Boy, have you walked into a hornet's nest on this one. Let's start with the physical hazards you'll face while you're teaching new SCUBA students to dive. Realistically, your classroom work is pretty innocuous, except you'll probably lose your voice from telling students to stop texting while you're teaching some important dive concept. Once you get into the water, though, it's a whole different story.
First, the students have to learn how their dive equipment works, which means they have to put it on. Masks and snorkels are pretty much a no-brainer, although all bets are off when it comes to tanks and regulators. You might easily get a black eye from a student whose tank gets away from her while she's putting on her buoyancy jacket (with the tank connected, of course). You could nearly get garrotted from an out-of-control regulator that wrapped itself around your neck during the same operation. Even worse, you could get bulldozed into the water when a fin-wearing student crashed into you while weaving across the pool deck. Let's assume, however, that you survive all of these mishaps. Now it's time to get in the water.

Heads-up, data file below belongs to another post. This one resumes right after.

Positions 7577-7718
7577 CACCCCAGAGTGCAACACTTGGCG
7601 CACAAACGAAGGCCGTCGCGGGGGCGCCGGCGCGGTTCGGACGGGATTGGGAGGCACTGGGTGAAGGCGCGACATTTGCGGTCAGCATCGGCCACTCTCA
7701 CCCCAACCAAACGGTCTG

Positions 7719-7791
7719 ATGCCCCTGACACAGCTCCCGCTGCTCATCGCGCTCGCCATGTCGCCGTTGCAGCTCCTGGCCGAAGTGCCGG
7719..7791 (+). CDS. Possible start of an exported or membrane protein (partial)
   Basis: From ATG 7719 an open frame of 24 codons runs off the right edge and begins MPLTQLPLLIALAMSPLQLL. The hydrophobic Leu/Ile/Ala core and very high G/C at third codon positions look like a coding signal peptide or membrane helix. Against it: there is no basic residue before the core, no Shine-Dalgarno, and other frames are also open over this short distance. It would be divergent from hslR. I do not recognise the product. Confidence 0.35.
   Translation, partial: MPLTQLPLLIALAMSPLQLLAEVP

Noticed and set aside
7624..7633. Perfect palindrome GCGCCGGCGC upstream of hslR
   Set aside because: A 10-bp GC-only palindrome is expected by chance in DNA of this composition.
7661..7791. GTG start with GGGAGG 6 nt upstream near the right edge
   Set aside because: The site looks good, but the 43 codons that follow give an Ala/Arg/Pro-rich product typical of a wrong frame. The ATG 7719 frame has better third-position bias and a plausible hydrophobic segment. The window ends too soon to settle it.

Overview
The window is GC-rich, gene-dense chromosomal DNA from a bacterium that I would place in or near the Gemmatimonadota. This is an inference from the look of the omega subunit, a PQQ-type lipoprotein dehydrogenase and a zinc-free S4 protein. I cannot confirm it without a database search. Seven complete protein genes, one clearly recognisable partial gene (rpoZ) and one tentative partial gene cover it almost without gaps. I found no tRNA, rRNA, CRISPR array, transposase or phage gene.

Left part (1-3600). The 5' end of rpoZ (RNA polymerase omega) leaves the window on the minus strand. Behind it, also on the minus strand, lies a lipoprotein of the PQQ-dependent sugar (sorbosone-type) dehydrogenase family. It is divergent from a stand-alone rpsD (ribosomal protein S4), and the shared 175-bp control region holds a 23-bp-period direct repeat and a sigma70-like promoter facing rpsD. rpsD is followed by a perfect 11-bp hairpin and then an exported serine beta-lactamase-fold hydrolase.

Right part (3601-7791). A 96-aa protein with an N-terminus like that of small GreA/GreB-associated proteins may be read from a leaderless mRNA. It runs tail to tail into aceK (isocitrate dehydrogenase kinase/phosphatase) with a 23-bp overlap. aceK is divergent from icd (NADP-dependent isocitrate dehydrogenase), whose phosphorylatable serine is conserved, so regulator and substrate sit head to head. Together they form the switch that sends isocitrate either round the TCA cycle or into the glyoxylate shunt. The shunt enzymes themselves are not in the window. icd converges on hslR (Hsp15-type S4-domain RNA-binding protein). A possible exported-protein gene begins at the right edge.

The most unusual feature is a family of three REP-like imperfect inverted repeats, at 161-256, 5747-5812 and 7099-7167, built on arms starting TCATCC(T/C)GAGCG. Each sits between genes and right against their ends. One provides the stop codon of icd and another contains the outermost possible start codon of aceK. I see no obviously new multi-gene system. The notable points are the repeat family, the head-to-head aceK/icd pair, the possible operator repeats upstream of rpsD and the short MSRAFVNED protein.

For discussion's sake, let's assume you're in the ocean, not in the pool. Now you've got hazards coming at you from every direction. Marine life can sting you, bite you, or give you a nasty case of swimmer's itch. Diving can also cause complications for a wide range of medical conditions. The most well-known set of risks, however, pertains to incorrectly interpreting the ironclad dive time/depth rules (or ignoring them), and setting yourself up for ailments ranging from ear squeeze to potentially fatal decompression sickness. No need to go into the details; just understand that SCUBA diving is not a sport where you can bend the rules to suit your whims. Enough said.